WASHINGTON (CNN) — Texas Sen. Ted Cruz’s strength with conservative voters will match up against Donald Trump’s edge among working-class whites and Bible Belt Evangelicals as four states hold their Republican contests on Saturday.
The two could get more distance on Florida Sen. Marco Rubio and Ohio Gov. John Kasich. Republicans have four contests on tap: Caucuses in Kansas, Kentucky and Maine, and a primary in Louisiana.
Democrats, meanwhile, also caucus in Nebraska and hold a primary in Louisiana — plus another caucus in Kansas. The results could shape the debate Hillary Clinton and Vermont Sen. Bernie Sanders are set to have Sunday night on CNN.
Here’s what to watch on what’s sure to be a Super Saturday — with a few notes on the Maine Democratic caucuses and the Puerto Rico Republican primary that follow on Sunday, as well:
Open vs. closed GOP races
Saturday’s contests offer Cruz one major tactical advantage.
A crucial component of Trump’s strength has been his ability to expand the Republican electorate — shattering turnout records in states like Virginia and bringing into the fold “Reagan Democrats” in northern states.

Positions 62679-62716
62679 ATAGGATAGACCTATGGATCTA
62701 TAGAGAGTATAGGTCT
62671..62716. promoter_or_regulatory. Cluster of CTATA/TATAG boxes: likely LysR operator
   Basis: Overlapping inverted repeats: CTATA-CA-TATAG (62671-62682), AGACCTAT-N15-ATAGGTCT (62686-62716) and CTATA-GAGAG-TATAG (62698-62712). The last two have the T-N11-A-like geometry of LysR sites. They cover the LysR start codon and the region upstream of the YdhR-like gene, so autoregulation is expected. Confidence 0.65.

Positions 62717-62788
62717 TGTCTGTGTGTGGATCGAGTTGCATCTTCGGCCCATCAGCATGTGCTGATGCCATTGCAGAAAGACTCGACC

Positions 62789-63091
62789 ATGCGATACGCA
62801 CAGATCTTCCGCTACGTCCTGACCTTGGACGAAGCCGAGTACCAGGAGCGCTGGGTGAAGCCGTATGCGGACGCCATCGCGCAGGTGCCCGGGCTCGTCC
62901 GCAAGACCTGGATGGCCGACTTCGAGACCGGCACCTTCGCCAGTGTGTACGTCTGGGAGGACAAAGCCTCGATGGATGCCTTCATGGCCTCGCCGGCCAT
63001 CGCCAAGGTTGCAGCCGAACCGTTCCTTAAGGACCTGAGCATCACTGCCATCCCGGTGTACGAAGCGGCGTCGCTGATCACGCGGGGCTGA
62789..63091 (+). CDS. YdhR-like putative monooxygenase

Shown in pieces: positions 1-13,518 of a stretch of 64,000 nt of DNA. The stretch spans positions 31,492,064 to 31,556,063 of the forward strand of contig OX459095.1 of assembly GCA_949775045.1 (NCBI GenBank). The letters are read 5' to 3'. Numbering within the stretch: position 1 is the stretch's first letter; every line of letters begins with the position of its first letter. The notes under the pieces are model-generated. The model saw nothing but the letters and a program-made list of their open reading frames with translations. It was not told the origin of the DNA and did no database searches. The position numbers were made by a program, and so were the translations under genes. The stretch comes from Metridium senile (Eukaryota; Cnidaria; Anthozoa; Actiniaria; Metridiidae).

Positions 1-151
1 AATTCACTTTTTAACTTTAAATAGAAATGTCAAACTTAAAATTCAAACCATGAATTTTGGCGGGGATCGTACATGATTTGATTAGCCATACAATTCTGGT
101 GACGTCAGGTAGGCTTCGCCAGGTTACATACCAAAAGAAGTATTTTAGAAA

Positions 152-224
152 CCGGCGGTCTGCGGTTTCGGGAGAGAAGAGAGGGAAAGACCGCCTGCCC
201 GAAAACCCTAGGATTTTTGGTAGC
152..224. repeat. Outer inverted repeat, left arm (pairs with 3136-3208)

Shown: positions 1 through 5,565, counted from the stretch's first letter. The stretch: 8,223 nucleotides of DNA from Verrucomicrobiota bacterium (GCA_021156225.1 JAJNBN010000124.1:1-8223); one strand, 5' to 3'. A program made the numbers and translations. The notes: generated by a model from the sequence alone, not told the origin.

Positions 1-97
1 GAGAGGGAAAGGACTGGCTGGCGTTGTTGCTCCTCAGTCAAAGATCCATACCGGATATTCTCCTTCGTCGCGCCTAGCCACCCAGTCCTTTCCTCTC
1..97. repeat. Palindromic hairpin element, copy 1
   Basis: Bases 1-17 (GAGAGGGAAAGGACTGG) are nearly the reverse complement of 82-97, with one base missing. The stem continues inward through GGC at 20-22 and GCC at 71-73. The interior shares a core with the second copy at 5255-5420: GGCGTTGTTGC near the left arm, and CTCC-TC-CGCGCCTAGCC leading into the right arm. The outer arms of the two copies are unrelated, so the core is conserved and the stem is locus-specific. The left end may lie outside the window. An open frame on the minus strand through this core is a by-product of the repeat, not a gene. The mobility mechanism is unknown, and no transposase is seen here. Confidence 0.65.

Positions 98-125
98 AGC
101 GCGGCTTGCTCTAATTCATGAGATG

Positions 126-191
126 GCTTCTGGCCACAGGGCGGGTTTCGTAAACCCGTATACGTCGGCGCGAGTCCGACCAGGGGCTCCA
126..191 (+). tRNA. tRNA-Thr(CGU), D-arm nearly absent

But those contests were open. To participate, registered voters don’t have to be registered members of the GOP — they could just walk in on election day.
Republicans have held four contests that were closed: Iowa, Nevada, Oklahoma and Alaska. And Cruz, not Trump, won three of the four.
The most important factor to keep in mind Saturday: Kansas, Kentucky, Louisiana and Maine’s contests are all closed.
That makes Saturday an immediate test of Cruz’s long-term viability. If he can win as many states as Trump, it’ll bolster his argument that he is the logical alternative to the front-runner — particularly if those two are the day’s only winners.
Clinton’s Southern sweep
She’s already won South Carolina, Texas, Virginia, Georgia, Tennessee, Alabama and Arkansas.
Now, Clinton is looking at Louisiana — followed by Mississippi on Tuesday — to close out the Deep South.
Her strength among African-American voters has helped her run up huge margins of victory across the South so far, and Saturday should be no different.
Her campaign isn’t conceding Kansas and Nebraska, either. Wins there would show she can expand the map, shutting Sanders out of states with whiter electorates and caucuses, rather than primaries — events that tend to favor well-organized activists further to the party’s left.
Saturday’s results might not shake up the delegate count in the Democratic race.
But they will set the tone for three intense days in Michigan, where Clinton and Sanders will meet for a debate Sunday night in Flint and follow it up with campaigning through Tuesday’s primary.
Rubio in Louisiana
The Bayou battle pits Trump’s strength among Southern Evangelicals against Cruz’s ability to win with rock-ribbed conservatives in a state that neighbors Texas — just like he did in Oklahoma on Super Tuesday.
So Rubio is staring at a likely third place finish in a state with 46 total delegates at stake.